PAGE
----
This weekend saw a change to HTML5 that has riled many standards advocates. The element <time> has been dropped, replaced by the generic <data> element, and the 'pubdate' attribute has been removed entirely, no longer enabling devs to indicate the publication data of a piece of work.
Ian Hickson, editor of the HTML5 spec, decided to ditch <time>, arguing its ability to make styling dates and times from CSS didn't have much traction, nor did providing a means to mark up the publication time/date for an article.
In terms of machine-readable times and dates for microformats and microdata, he said that "applies to more than just dates, and the lack of [a] solution for stuff outside dates and times is being problematic to many communities". His decision: dump the first two use cases and "pivot <time> on [the last one], changing it to <data> and making it like the <abbr> for machine-readable data, primarily for use by microformats and HTML's microdata feature."
On Twitter, Ben Ward (platform developer at Twitter) remarked: "Oh for fuck's sake. We may as well just 'consider replacing all HTML tags with <derp>'", and he argued that <time> would have offered huge accessibility benefits.
On his blog, Opera (opens in new tab)'s Bruce Lawson went further, deconstructing the entire affair. He also told us why he's opposed to the change: "It's easy to understand what <time> is for. And the 'datetime' attribute was in a certain standard format so that it could be validated, too.
“Once it's replaced by a generic <data> element that takes an arbitrarily-formatted 'value' attribute, it's much less obvious what it's for, and a machine can't validate the date and time, so the chances of badly formed dates and times increases. That makes it less reliable and therefore less usable."
Several prominent advocates are rallying against the change, although Lawson said he has "little hope" Hickson will change his mind. And Stephanie Rewis commented that she was so frustrated with the change that it "nearly made [her] want to give up on teaching and using HTML5", because semantics matter, but this decision seems counter to that.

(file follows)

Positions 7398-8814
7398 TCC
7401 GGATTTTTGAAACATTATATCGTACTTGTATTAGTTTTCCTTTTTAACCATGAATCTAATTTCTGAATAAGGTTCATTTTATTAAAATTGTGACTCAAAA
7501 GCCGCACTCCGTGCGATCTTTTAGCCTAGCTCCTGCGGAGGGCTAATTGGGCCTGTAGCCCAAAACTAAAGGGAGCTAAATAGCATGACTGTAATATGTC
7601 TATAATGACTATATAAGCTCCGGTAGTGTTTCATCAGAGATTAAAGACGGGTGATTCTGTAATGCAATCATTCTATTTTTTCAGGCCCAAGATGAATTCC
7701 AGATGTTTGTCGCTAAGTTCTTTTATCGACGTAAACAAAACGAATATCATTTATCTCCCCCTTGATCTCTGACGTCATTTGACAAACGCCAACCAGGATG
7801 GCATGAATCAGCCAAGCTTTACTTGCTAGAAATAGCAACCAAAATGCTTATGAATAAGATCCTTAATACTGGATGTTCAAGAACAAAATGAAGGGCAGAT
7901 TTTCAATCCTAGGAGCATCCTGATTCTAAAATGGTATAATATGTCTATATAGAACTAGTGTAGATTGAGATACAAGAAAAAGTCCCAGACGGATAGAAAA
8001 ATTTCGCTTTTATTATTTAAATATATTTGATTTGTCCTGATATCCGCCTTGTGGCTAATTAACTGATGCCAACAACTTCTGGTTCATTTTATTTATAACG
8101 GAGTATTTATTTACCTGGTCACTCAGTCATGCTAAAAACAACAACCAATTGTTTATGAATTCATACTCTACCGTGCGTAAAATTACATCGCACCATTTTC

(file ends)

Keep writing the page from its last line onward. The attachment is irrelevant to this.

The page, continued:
We also asked Lawson if the change pointed to problems regarding an ongoing spec (rather than set versioning), since lots of people are using this element that will probably be scrapped. "It plays greatly into the hands of those who say 'you can't use HTML5 yet as it's not ready until 2022!'. <time> was simple to understand, simple to author and was implemented in Github, WordPress, Reddit and was being implemented in Drupal," he said, adding that commercial web developer Kean Richmond told him: "I, like many, have been using HTML5 in a range of sites and although I understood the spec was far from finished I had some confidence in using elements like <time> as they simply make sense. To now find that so many sites I’ve built would need to be changed to remain HTML5-compliant makes me question if I jumped on the bandwagon too early."
Lawson added that another, named David, had fought hard in his organisation to get people using HTML5, and now, just as he was getting traction, this happens. David concluded: "So now I’m going to be back to square-one with the 'you can’t use any of it until it's a finalised spec in 2022' brigade. I anticipate this may do some damage to the case of people like me who are fighting for HTML5 against the inertia and proprietary-framework-insanity of corporate organisations."
When we asked Ian Hickson for comment, he told us: "The decision was carefully considered over a period of several months, in public, and the rationale was explained in detail, on the bug [at www.w3.org]".